The Interlakes Pioneer Heritage Accessible Trail which opened in 2014 sees good use. The Cariboo Regional District is presently exploring the possibility of developing a trails and recreation service. (CRD photo)

The Interlakes Pioneer Heritage Accessible Trail which opened in 2014 sees good use. The Cariboo Regional District is presently exploring the possibility of developing a trails and recreation service. (CRD photo)

CRD exploring possibility of developing trails and recreation service

Most regional districts have them, said Darron Campbell, CRD manager of community services

The Cariboo Regional District is exploring the option of starting a regional trails and parks service.

“Most regional districts have them,” said Darron Campbell, manager of community services for the CRD, during the Tuesday, May 18, City of Williams Lake committee of the whole meeting.

“What it enables them to do is hold land and give a mandate and provide a budget for the development of and management of parks and trails in rural areas and also in overlapping in the urban fringe areas as well.”

While the CRD has been involved in different trail projects, such as the accessible trail network, it has never had a mandate or structure for such a service, which Campbell said could address a gap that exists.

Read more: Cariboo Chilcotin’s low-mobility trail network expands

Taxation would fund the service, enabling the CRD to maintain trails and partner with the construction of them across the region.

The regional trails and parks service would be similar to the Central Cariboo Arts and Culture function which was established in 2008.

Under the Local Government Act, the establishment of a regional trails and parks service does not require public assent, but it does require consent from the participating areas made up of 12 electoral areas and four municipalities, Campbell explained.

“We look to have agreement from those participating partners to allow those areas to be a part of this tax base which would in turn give us a budget,”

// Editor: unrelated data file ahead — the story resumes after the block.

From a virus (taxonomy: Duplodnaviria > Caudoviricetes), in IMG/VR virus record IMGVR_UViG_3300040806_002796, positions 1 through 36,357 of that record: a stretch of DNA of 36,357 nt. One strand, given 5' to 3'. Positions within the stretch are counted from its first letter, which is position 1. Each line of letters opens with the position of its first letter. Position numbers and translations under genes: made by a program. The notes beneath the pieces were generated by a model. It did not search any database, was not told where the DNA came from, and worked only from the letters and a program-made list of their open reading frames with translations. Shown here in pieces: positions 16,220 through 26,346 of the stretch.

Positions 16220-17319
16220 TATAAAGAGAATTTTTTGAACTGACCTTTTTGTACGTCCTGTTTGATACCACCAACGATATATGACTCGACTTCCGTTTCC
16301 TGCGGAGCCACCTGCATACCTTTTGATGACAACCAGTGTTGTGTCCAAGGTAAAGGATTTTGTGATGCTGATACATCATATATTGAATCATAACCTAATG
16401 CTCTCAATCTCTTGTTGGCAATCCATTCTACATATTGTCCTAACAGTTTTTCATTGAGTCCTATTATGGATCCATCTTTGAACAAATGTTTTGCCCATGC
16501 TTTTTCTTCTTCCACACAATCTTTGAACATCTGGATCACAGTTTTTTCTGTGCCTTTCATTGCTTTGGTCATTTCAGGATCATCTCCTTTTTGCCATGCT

The proposed residential tax rate would be $1.65 per $100,000 of assessed value, he added.

An existing sub-regional tax rate that covers swimming pools, arenas and ball fields is about $100 per $100,000 of assessed value, he gave as a comparison.

The idea is to hire someone to co-ordinate trail planning, development and co-ordination across the region.

“We would need a budget to have that staff person in place as well as those arrangements that are in other CRD budgets. I’m looking for about a $200,000 budget to begin with.”

Coun. Scott Nelson said he supported the idea of regional opportunities, but added he wanted to make sure it did not impact Williams Lake’s ability to pursue trail projects and funding.

“Is this going to cross over and knock us out of potential opportunities from the bigger pot of the money?”

In the last three years council along with the community has spent close to $1.5 million on trails and increasing the opportunities for networking in the community, he added, noting close to 80 per cent of that was covered by grants.

Nelson said he’s a huge fan of the arts and culture function, which has been used as a template around the province.

“This could be very similar what we’re talking about but I think collectively we have to have a chat as politicians to make sure we are all working together regionally on this.”

Coun. Jason Ryll asked if the new function would help address the issue of CRD funding for maintenance of existing parks within municipalities.

“It’s another facet of that discussion,” Campbell responded. “Take for example the river valley trail. I see it as a regional asset. I don’t know if solves some of the issues with cost sharing for municipal parks, but it’s certainly an opportunity to look at particularly trail assets.”

Mayor Walt Cobb said before he agreed to the plan, it would have to include everything.

“I would like to see the possibility of a function, rather than piecemealing this all together that would include as much as we can,” he added. “I would like to see an overall function so the whole regional district is part of the function.”

He said he would also want to see First Nations communities contributing money as well.

Weighing in, Coun. Sheila Boehm said as a member of the Central Joint Committee it was frustrating because when the city representatives asked the CRD for funding to help with parks in Williams Lake it was denied.

“It’s a bit of a no-go unless we can part of that further conversation,” Boehm said.

Coun. Ivan Bonnell said he did not agree with developing a new function for taxpayers to pay into without taxpayers having a say.

Campbell has scheduled presentations with 100 Mile House, Williams Lake, Quesnel and Wells councils.

100 Mile House mayor Mitch Campsall did not respond to a request for comment.

Campbell said even without 100 Mile House he would not change the $1.65 per $100,000 because of the increase in assessments over the last year and half.

“The number is still valid even if the District of 100 Mile isn’t included.”

If a decision can be made this fall to go ahead with a trails and recreation function then the service would be in place for 2022, he added.

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